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# Ising Model - PowerPoint PPT Presentation

Ising Model. Dr. Ernst Ising May 10, 1900 – May 11, 1998. Magnetism. As electrons orbit around the nucleus, they create a magnetic field. Paramagnetism – atoms have randomly oriented magnetic spins - magnetic moments of atoms cancel out, no net magnetism - many elements

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### Ising Model

Dr. Ernst Ising

May 10, 1900 – May 11, 1998

• As electrons orbit around the nucleus, they create a magnetic field

Paramagnetism – atoms have randomly oriented magnetic spins

- magnetic moments of atoms cancel out, no net magnetism

- many elements

Ferromagnetism – parallel alignment of magnetic spins

- Fe, Co, Ni only

• Created by Ernst Ising as a linear model of magnetic spins

• A simulation of any phenomena where each point has one of two values and interacts with its nearest neighbors only

• A magnetic spin can have a value of either 1 or -1

• Energy of a system is calculated using the Hamiltonian

H = - K Σ si sJ - B Σ si

• K is a constant

• si is the spin, -1 or 1, of the ith particle

• I and J are adjacent particles

• B is the magnitude of the externally applied magnetic field

William Rowan Hamilton, 1805-1865

• Many systems cannot be described by equations

• Many equations can not be solved

• We forget about finding a solution and compile all the possible solutions and determine their probabilities

• We take the solution of the highest probability

• This works for systems with many individual components, because on average, they will all behave like the solution of the largest probability

• We are interested in the average behavior, the most common behavior, because that’s what is predictable or controllable

• Monte Carlo methods are statistical methods to find solutions of high probability

• One of Monte Carlo methods to arrive at a stable solution

• Start with a random initial configuration

• Suggest a change with probability p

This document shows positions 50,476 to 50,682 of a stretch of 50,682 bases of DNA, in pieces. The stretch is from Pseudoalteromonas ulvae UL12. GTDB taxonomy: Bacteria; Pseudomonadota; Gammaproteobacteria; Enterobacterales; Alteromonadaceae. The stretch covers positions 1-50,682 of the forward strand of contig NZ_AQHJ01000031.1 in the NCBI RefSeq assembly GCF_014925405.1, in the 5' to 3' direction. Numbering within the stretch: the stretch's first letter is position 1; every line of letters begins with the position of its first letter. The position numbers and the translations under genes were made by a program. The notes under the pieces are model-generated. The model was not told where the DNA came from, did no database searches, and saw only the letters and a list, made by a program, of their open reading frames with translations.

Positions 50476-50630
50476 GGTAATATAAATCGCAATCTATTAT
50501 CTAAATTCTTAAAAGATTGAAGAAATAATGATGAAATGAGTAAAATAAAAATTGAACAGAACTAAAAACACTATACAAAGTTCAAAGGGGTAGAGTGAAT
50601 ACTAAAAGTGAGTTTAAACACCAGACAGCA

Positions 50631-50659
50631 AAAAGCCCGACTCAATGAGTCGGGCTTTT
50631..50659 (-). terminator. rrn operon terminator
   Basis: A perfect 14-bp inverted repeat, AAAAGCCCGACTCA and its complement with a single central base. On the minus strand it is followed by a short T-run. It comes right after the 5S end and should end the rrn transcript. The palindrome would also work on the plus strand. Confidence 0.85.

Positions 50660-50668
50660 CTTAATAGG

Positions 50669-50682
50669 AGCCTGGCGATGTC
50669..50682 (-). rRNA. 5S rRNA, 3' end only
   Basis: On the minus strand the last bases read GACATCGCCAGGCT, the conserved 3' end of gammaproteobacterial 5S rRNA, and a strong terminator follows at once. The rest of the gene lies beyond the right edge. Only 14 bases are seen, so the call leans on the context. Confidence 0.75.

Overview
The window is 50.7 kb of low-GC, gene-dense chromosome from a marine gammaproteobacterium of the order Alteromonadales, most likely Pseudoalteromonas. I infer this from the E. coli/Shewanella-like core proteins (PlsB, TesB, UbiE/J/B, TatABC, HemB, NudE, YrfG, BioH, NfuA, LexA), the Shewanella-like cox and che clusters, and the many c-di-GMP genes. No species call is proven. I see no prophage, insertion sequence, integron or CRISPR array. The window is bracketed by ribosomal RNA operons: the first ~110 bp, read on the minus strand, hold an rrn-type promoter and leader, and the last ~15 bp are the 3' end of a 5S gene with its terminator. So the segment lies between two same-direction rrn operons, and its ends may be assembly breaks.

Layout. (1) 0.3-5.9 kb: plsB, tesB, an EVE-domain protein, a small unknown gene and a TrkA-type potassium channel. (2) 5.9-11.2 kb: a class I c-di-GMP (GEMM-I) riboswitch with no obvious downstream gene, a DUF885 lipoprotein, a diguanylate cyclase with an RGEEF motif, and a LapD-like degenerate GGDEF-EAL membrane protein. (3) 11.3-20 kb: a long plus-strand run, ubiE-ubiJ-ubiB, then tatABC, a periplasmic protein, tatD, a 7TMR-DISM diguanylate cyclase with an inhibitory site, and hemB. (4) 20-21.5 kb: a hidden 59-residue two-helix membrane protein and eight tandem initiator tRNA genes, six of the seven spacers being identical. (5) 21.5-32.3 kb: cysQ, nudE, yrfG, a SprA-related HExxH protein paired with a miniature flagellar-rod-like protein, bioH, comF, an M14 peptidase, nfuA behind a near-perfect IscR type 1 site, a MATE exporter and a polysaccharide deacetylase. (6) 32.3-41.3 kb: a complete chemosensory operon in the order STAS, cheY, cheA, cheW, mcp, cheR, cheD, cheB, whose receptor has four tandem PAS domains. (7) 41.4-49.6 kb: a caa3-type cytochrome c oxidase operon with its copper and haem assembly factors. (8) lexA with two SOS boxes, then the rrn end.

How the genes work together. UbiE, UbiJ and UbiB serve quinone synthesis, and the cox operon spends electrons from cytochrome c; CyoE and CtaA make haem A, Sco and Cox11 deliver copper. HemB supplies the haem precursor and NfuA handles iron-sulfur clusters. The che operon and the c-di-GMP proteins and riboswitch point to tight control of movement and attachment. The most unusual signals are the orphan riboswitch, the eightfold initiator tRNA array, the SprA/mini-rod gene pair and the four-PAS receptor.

• Accept the change with probability q

• Generate a random number from a random number generator of uniform distribution between 0 and 1

• Let the action be carried out if the random number generated < probability of action

• Reiterate process starting again by suggesting a change

• Accepting higher energy configurations

• Most accepted changes lead to lower energy configurations, but not all!

• Higher energy configurations are accepted, although the probability is lower.

• Important because if no higher energy configurations are accepted, the solution may get trapped in a local minimum of energy, unable to reach the global minimum

• Ergodicity

• Probability of reaching any configuration from any other must be > 0

• Initial condition is random and it must be able to reach the solution which is unknown, so it must be able to reach every other possible configuration

• Sets up a 1-D lattice of n points

• Each point in the lattice is randomly assigned a value of 1 or -1

• Calculates the energy of the system according to the Hamiltonian

H = - K Σ si sJ - B Σ siWhere J=1 , B=0

• Periodic boundary conditions

- sn+1 = s1

- the system becomes a circle

• Picks a random point and switches its magnetic moment

• Calculates the energy of the configuration

• Compares energy of the system with and without the change

• If the energy of the perturbed system is lower, the change is accepted with probability = 1

• If the energy of the perturbed system is higher, the change is accepted with probability = exp (-D/ k T)

• Iterations of the routine lead to a configuration of global minimum of energy

The change is accepted with probability = exp (-D/ k T)

• D= E2- E1

E1 = energy of current configuration

E2 = energy of perturbed configuration

(change in energy from current configuration to perturbed configuration)

• k = 1.3806503*10^-23, Boltzmann’s constant

• T = temperature (K)

• Since E2 is bigger than E1, D is positive, k and T are also positive by nature

• e is raised to a negative quantity; the expression will always yield a value between 0 and 1